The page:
• Washington to Baltimore: maglev or hyperloop?

  • General discussion of passenger rail proposals and systems not otherwise covered in the specific forums in this category, including high speed rail.
General discussion of passenger rail proposals and systems not otherwise covered in the specific forums in this category, including high speed rail.

Moderators: mtuandrew, gprimr1

  by STrRedWolf
 
kitchin wrote: Wed Mar 17, 2021 7:45 pm Between the two, I'm betting on the Superconducting Maglev Project, with a nominal completion date of 2023 or so, half funded by Central Japan Railway. Elon Musk has mapped out a Boring Company route, but I wonder how likely that is.
Not likely. There's a lot of community opposition and current plans now have it running under BW Parkway (MD 295) for most of the run. It's currently seen as a boondoggle when the B&P Tunnel's replacement would save more time, as well as expansion of tracks.
  by electricron
 
The answer to your question is easy, the EIS is specifically for maglev. There are no other choices in the study because the study has intentionally limited itself to maglev. There are as far as I am aware, no study underway for hyperloop between D.C. and Baltimore.

The study is assuming using the vehicles and technology being used by Central Japan on its' existing test line. The commercial service date in Japan keeps getting set back as environmentalists and nimbys react. Will it ever enter commercial service?

As for the locations of the proposed stations, BWI, Mt. Vernon Square in D.C. and Cherry Hill in Baltimore are no where near existing Amtrak and MARC stations. Transfers will be extremely difficult. And transfers will be needed with just 3 stations for the entire line. In effect what they are proposing is an express train service to and from BWI airport, that does not even reach either city's downtown. Will enough traveling businessmen go through the trouble to reach these hard to reach stations to make it ultimately to BWI airport faster? Why not just go to Regan or Dulles instead?
  by Literalman
 
I think the maglev must really be intended as a foot in the door for maglev in the United States. It serves no real transportation purpose between Baltimore and Washington. Even if it did connect the downtowns, it would be only a few minutes faster than Acela (and you can bet it would be charging fares comparable to Acela, not MARC). If it's fast and functioning right near the nation's capital, it will be basically a demo, I think. A 35-mile route is hardly a place for maglev to succeed as a private enterprise, but maybe its backers see the billions it would cost to be a proof of concept that could be sold in practical intercity markets.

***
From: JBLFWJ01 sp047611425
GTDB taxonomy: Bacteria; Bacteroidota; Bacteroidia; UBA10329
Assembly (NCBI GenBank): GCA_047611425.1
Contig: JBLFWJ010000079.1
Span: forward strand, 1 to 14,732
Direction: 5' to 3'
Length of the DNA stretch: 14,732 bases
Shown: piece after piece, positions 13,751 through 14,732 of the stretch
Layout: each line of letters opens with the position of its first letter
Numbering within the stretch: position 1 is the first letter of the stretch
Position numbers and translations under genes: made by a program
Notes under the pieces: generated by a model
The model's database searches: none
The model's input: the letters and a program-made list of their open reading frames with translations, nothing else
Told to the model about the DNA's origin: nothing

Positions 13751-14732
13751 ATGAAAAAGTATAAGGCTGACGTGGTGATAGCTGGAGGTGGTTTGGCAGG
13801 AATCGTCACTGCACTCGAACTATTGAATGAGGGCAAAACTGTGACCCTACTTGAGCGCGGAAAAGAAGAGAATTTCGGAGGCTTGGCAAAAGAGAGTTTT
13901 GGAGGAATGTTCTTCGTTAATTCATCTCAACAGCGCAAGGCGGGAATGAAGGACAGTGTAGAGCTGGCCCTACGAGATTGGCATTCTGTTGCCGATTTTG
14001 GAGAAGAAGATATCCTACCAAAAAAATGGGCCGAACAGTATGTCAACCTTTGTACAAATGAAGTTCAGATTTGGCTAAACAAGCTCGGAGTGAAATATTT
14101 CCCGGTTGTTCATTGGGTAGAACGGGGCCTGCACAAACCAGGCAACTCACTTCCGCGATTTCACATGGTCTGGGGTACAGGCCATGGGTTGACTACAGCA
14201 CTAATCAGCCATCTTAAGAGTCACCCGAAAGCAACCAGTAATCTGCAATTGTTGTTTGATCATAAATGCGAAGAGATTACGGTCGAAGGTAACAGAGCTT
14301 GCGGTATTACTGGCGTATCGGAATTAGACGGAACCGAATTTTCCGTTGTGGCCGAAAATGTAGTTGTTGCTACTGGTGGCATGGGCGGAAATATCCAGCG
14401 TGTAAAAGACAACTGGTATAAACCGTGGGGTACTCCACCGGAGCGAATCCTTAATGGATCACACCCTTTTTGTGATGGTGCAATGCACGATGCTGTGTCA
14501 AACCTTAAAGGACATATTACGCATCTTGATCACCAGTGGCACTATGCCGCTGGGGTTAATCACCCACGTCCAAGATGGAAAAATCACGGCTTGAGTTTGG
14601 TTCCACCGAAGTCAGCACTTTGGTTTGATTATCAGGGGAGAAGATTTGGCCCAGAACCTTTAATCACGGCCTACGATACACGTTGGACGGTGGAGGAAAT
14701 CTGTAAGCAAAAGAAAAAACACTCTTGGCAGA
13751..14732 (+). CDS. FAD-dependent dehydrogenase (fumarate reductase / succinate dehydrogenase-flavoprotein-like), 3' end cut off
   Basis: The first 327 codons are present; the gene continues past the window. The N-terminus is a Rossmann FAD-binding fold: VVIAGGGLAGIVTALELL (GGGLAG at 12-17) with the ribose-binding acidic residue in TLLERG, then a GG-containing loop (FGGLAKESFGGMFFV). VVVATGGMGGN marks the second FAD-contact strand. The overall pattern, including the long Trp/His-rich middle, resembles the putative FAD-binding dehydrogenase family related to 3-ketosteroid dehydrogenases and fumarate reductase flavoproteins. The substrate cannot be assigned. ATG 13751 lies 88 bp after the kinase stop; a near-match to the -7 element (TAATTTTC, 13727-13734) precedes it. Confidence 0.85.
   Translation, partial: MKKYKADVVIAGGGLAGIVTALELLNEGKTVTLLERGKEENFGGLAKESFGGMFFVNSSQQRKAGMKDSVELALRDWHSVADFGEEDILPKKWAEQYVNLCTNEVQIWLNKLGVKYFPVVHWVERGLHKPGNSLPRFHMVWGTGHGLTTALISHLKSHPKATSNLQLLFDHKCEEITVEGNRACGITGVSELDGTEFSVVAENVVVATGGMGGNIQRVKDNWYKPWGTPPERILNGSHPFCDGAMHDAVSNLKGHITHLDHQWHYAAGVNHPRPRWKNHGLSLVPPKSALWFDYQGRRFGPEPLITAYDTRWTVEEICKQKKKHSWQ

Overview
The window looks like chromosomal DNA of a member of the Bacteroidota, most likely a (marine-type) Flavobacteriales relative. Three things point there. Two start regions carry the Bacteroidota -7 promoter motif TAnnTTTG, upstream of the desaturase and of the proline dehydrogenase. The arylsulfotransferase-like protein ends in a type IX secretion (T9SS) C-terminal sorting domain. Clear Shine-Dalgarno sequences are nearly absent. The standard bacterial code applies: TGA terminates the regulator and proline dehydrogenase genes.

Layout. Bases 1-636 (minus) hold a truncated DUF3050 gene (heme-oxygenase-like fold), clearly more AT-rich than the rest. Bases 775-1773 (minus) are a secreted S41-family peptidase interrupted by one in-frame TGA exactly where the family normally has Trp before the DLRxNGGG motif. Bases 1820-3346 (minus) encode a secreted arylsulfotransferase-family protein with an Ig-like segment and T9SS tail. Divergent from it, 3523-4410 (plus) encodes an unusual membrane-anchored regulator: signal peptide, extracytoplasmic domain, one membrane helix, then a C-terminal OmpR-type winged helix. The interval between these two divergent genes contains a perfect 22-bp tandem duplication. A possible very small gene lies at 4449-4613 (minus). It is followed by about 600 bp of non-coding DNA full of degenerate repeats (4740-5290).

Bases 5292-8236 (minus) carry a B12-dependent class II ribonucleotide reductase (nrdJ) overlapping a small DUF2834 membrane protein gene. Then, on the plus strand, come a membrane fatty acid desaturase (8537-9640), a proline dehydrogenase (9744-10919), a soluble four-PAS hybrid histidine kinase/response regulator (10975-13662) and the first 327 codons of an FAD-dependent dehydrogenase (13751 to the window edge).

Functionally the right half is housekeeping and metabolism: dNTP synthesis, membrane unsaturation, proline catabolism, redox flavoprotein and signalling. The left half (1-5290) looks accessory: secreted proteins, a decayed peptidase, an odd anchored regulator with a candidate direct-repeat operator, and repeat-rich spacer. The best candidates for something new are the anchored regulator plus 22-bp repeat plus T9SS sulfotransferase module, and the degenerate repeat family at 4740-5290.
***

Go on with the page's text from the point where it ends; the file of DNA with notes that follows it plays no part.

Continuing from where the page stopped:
by STrRedWolf
 
Lets do this, from a Baltimoron's prospective (aka me):

Acella: 35 min on average DC to Baltimore. Maybe stops at the airport. At least $44 one way if you want to go now.
NE Regional: 45 min on average, 2 intermediate stops, at least $15.
MARC Penn Line: 1 hour on average, local service has 7 intermediate stops. $8 flat.
MARC Camden Line: 1h10m on average, 8 regular intermediate stops, $8 flat, actually puts you downtown.

Maglev:
  • Washginton to Baltimore, with intermediary of BWI Airport. From DC: Up NY Avenue to Langgdon, then continue in a straight line to Bladensburg. Arc gently northbound under MD 295, and follow under it to MD 35 and Ft. Meade. Continue straight under BWI, stopping there under the parking garage. Then arc north to ether Cherry Hill, Patapsco, or Camden Yards for final destination. Most of the trip is underground.
  • The most recent press report claims an 8-15 minute ride for on average $60.
That's...

Lets add some more context:
  • Acela: Boston-NY-NJ-PA-MD-DC and back, as fast as possible on existing infrastructure, limited stop, better on-board service for a premium price.
  • NE Regional: Boston-NY-NJ-PA-MD-DC-VA and back, slightly better than commuter style, still reasonably fast. Granted, Boston to Newport News is a good chunk of a day.
  • MARC: Commuter service between Baltimore and DC. It's cheap but if you live "north of DC" it's better than dealing with traffic.
Maglev as planned: Overpriced, stupid-fast... uber-subway service. It's a trial. It's so lobbyists can get to DC faster but not live in DC (probably because the beer and theater scene is a bit better). If they do Mt. Vernon to Camden Yards, they'll get the baseball/football traffic (which makes it sketchy considering how MARC got burned by the feds on baseball trains). It's just a waste of money that should of been spent on the B&P.
  by scratchyX1
 
Honestly, Cascadia would be a better place for Maglev, since any faster service there will require massive amount of tunnels, anyway.
Also, a person gets to cherry hill, great. Then they have to wait 15 minutes for light rail, ELIMINATING any savings in time over Amtrak.
  by scratchyX1
 
STrRedWolf wrote: Sun Mar 21, 2021 6:57 pm